My Gun Was As Tall As Me, I've been interested in reading and learning about Southeast Asia. In The Shadow of the Banyan is set in Cambodia during the revolution in the 1970s. The history of Asian countries isn't something I'm at all familiar with, so everything that I read about was new to me.
And it was new for seven year old Raami too, as her parents are forced from their family home and sent on the move. But Raami's family are royalty, and as such are especially hated by the Khmer Rouge communists. Raami, her mother and father, her younger sister, her grandmother, uncle, aunt, and cousins, are all forced to live in circumstances they aren't used to - cramped housing and bad food. But as the novel progresses, the family are divided by war and death. It's an awful journey for Raami, one that gets worse, and it breaks her childhood with its harrowing events.
In The Shadow of the Banyan is told from Raami's point of view, but while she might at times refer to things with childlike images, such as magician's tricks and stories, the wording used is oddly mature, and it's quite jarring. In one paragraph the voice can shift from being full of a young girl's wonder, to being full of grandiose words.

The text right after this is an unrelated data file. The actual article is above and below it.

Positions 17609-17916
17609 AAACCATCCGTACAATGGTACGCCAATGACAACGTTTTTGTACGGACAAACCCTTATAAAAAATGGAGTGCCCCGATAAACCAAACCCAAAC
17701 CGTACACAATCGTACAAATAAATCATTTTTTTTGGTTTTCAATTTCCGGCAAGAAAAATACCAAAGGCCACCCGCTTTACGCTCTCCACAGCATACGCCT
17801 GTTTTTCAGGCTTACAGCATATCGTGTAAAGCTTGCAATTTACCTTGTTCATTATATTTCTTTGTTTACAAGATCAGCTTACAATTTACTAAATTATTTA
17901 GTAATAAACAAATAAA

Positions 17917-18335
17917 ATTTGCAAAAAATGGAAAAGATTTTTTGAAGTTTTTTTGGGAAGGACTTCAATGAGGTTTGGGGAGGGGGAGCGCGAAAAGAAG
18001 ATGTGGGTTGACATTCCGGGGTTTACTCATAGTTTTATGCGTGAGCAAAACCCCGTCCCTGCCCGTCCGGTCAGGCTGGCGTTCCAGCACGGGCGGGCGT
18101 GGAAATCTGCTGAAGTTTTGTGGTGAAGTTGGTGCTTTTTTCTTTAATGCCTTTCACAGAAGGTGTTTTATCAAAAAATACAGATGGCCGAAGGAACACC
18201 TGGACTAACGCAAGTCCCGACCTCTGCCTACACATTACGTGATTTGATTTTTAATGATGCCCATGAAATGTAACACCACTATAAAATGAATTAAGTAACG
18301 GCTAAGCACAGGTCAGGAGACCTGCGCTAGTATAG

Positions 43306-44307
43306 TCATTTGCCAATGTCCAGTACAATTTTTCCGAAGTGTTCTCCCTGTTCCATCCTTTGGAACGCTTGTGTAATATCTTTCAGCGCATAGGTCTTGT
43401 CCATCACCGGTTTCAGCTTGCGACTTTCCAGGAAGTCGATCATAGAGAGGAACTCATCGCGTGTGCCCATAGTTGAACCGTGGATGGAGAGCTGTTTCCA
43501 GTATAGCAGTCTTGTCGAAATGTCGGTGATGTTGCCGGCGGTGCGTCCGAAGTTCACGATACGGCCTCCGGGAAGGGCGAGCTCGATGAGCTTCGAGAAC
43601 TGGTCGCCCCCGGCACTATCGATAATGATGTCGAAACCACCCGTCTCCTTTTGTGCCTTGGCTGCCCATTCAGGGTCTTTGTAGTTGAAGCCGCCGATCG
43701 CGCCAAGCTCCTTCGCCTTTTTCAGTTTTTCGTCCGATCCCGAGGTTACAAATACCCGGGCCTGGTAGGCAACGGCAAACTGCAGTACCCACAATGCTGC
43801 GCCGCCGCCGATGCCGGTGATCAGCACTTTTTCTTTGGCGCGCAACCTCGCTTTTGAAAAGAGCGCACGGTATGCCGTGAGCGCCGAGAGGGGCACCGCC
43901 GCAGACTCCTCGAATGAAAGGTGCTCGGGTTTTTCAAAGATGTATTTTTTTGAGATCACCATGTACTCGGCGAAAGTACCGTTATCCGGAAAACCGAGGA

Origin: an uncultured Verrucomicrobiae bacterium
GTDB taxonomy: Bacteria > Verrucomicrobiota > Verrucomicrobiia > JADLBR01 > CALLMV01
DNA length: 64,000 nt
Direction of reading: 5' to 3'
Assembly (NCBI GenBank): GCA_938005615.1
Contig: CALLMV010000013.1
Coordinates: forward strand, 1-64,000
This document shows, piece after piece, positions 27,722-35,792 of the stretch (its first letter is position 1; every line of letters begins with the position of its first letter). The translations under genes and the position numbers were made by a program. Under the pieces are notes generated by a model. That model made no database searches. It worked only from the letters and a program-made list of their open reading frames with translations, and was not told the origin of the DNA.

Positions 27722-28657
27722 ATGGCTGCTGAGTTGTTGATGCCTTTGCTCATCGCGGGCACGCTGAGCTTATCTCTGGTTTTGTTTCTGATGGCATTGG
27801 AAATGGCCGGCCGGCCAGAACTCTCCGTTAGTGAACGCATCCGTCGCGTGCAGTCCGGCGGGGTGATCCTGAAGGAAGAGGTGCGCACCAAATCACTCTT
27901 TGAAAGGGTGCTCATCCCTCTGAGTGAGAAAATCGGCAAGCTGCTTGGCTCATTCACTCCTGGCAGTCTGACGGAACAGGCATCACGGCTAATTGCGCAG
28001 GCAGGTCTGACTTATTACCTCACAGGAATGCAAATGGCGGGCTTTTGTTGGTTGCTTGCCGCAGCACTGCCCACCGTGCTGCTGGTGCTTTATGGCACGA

Much of the narrative is over-descriptive, flowery, and too much at once. That's not something I would usually complain about in a book - I love me some adjectives - buut I could almost feel the author's effort and attempts at profundity.
This novel grew from Ratner's own childhood memories, and with that in mind it makes sense that there would be an effort to make the land as vivid as possible, and to be true to characters that are based on real people. But, for this reader at least, it was far too dense, and at times frustrating, though usually only when characters began to speak to one another in such a way.
In The Shadow of the Banyan was a history lesson for me, and I'm amazed that such events can take place in history and that some people might never know. The setting and the journey of the characters is itneresting, but this isn't a style of writing that I could particularly enjoy.
Simon and Schuster; September 2012